Privacy-Enhancing Computation: The future of cross-institutional secure data sharing

In a recent survey conducted by KPMG, 51% of banks reported a significant number of false positives resulting from their technology solutions, hampering efficiencies in fraud detection.


In an effort to reduce risk, institutions continually monitor and segment their customer data. They employ a host of different techniques to effectively do this, including software tools, precise risk scoring, behavior analytics, and more. However, they still may not get the “full picture” when it comes to a customer’s risk profile. Unknown knowns remain in part because customers often have relationships with more than one bank, insurance firm or provider. On top of this, financial crime, money laundering and other fraudulent activities remain difficult to detect because criminals purposely distribute their activities across different institutions, knowing that those institutions hesitate to share their data with one another.

Companies know that data sharing could hold the key to unlocking greater analytics and insights in their fight against fraud and financial crimes. That said, it rarely happens because of an inherent mistrust in how their data will be used. Concerns around data privacy, lack of control, and fear of proprietary information getting into the wrong hands outweigh the benefits of insights that might come from peers pooling data. But what if firms could receive technical assurances that their data will not be viewed or misused as it's being pooled and analyzed? That they would be in complete control over how it will be used?

Well, now they can.

How Privacy-Enhancing Computation (PEC) can help fight fraud

While fraudulent activities have become more sophisticated, fortunately so has the technology that has the power to stop them. Techniques like Privacy-Enhancing Computation (PEC) provide protections around data privacy, confidentiality and integrity that make different entities feel comfortable pooling data securely across company lines, to gain insights and identify risk. This means that firms will now be able to combine both data and forces to fight financial crime. In fact, a recent Gartner report highlighted Privacy-Enhancing Computation as one of the top strategic trends for 2021 that IT leaders should assess.

PEC solves the challenge that has been facing security experts for years: how to protect data as it's being shared, analyzed and operated without exposing or viewing the underlying data. Protecting data in use is the next frontier of data security. Data encryption today covers data at rest and in transit but has not been extended to data in use—until now.

Encrypting data in use is critical to identifying the increasingly complex methods that are evolving to commit financial crimes because it allows firms to pool and analyze sensitive data without compromising on data privacy. In the insurance industry, for example, by using privacy-enhancing techniques, firms can pool, analyze, process, and gain insight from confidential data without exposing the underlying data itself, to identify possible fraud due to multiple claims being presented for the same insured event.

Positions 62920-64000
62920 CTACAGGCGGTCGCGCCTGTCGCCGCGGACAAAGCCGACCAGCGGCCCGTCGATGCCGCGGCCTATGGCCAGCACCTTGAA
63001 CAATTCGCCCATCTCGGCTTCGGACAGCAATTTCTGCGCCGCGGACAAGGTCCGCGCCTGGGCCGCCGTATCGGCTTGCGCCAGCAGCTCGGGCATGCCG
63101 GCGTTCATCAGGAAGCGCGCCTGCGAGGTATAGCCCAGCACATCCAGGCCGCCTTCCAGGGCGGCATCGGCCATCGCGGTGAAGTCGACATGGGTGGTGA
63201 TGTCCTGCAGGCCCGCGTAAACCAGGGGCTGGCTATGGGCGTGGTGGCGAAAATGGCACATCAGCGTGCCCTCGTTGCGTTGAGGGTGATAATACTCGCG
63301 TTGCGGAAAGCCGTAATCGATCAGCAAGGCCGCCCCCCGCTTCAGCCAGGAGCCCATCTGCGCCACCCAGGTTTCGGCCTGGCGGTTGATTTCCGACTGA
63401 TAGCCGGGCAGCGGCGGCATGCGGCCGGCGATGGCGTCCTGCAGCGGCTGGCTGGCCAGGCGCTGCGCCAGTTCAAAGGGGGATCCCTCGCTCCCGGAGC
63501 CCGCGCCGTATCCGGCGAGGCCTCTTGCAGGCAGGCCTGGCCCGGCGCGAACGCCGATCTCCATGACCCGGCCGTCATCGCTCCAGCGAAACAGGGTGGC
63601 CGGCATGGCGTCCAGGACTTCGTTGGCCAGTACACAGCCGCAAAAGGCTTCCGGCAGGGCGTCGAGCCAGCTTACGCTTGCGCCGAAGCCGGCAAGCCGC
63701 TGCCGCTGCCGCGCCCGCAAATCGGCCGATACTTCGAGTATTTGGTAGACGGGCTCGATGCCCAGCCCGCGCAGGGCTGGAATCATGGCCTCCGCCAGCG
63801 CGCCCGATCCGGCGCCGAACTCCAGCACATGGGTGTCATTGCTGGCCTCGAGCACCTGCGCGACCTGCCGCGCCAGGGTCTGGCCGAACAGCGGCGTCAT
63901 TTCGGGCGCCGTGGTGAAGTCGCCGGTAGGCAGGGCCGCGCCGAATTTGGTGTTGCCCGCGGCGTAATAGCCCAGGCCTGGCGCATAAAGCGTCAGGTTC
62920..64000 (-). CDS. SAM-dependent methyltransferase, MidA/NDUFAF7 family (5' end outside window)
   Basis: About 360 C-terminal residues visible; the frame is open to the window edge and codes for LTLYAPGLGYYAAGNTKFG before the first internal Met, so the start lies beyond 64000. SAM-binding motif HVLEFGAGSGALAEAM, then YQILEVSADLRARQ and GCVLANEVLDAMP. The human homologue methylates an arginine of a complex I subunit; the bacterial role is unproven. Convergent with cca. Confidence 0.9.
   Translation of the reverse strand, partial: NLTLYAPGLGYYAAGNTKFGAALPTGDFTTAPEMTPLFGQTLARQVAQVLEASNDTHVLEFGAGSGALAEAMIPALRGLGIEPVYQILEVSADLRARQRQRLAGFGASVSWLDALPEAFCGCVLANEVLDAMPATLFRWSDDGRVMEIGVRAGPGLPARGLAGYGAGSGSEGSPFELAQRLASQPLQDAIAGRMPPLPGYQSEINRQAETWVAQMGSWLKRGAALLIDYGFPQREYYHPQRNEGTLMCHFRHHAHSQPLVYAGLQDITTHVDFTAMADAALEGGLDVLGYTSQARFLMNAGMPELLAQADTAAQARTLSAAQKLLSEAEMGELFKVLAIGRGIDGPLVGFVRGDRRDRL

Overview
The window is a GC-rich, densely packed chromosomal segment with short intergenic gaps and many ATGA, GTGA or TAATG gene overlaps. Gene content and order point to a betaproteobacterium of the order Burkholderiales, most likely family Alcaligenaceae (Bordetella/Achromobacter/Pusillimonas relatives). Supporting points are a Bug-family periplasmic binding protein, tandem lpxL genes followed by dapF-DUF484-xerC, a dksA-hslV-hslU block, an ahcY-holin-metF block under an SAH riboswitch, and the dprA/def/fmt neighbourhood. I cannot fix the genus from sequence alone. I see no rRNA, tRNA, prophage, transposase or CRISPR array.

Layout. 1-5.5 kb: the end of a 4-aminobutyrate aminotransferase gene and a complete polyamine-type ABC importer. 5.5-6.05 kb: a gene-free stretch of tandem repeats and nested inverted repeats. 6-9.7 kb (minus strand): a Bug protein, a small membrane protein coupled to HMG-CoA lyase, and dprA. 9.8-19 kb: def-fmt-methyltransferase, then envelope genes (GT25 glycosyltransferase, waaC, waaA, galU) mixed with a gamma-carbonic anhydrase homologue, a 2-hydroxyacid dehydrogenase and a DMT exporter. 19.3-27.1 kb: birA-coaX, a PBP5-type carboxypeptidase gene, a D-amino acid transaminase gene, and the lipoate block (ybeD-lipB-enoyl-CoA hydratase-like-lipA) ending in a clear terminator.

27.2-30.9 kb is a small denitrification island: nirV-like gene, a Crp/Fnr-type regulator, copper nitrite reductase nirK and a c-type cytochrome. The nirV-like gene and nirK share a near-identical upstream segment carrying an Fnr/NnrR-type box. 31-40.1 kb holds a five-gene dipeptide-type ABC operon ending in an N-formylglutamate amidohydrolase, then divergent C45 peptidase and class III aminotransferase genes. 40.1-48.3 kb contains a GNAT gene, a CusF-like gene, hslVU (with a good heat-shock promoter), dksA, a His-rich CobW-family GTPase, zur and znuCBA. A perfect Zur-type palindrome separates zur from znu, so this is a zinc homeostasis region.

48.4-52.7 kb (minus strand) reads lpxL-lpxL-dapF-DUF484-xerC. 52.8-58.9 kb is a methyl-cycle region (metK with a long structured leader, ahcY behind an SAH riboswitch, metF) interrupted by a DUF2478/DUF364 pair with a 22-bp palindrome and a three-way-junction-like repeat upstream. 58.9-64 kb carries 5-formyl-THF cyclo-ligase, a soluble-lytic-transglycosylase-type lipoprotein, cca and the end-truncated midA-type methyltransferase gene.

This opens up a world of possibilities across industries. This concept is simple yet was nearly impossible to execute on beforehand due to data privacy concerns. R3, IntellectEU and KPMG have leveraged this technology to deliver ClaimShare, a platform developed to detect and prevent double-dipping across insurers, allowing competing insurers to collaborate to fight fraud.

What are the types of techniques included in PEC?

There are a variety of software and hardware-based methods to protect data in use. Some examples include: secure multi-party computation, homomorphic encryption, zero knowledge proofs and trusted execution environments (TEE). Each technique tackles the problem of how to securely protect data in use, with accompanying advantages and drawbacks.

Confidential Computing stands out as a stable, scalable and highly performant solution for a broad range of use cases. By performing computation in a hardware-based TEE, it prevents unauthorized access or modification of applications and data while in use, thereby increasing the security assurances for organizations that manage sensitive and regulated data.

Meet Conclave - a revolutionary new Confidential Computing platform

Conclave is a new privacy-enhancing platform from R3 that utilizes Confidential Computing. Conclave enables the development of solutions, like ClaimShare, that deliver insight from data shared across parties without actually revealing the data to any other party, thus maintaining controls over how data is used while addressing security and compliance-related obligations.

With Conclave-enabled apps, confidential data can be pooled and processed within an Intel® SGX enclave where none of the contributing parties, nor the enclave host, can access the data. End-users can audit the application’s source code and cryptographically verify the application will run as intended before providing sensitive data for joint pooling or analysis.

As a result, end-users can be confident while sending proprietary data outside of their organization, and software providers can build more predictive financial crime risk management and compliance solutions using sensitive data from multiple firms for cross-institutional insights. ​​

What’s next?

Here are some helpful resources to learn more about PEC, Confidential Computing, and Conclave.

  • Read the Gartner report on why Privacy-Enhancing Computation is a top strategic trend for 2021
  • Learn more about Conclave in a recent blog from R3's Richard Gendal Brown, titled 'Introducing Conclave'
  • Hear from R3's Victor Boardman on how data sharing can address 'double dipping' in insurance claims in a recent article on Insider Engage

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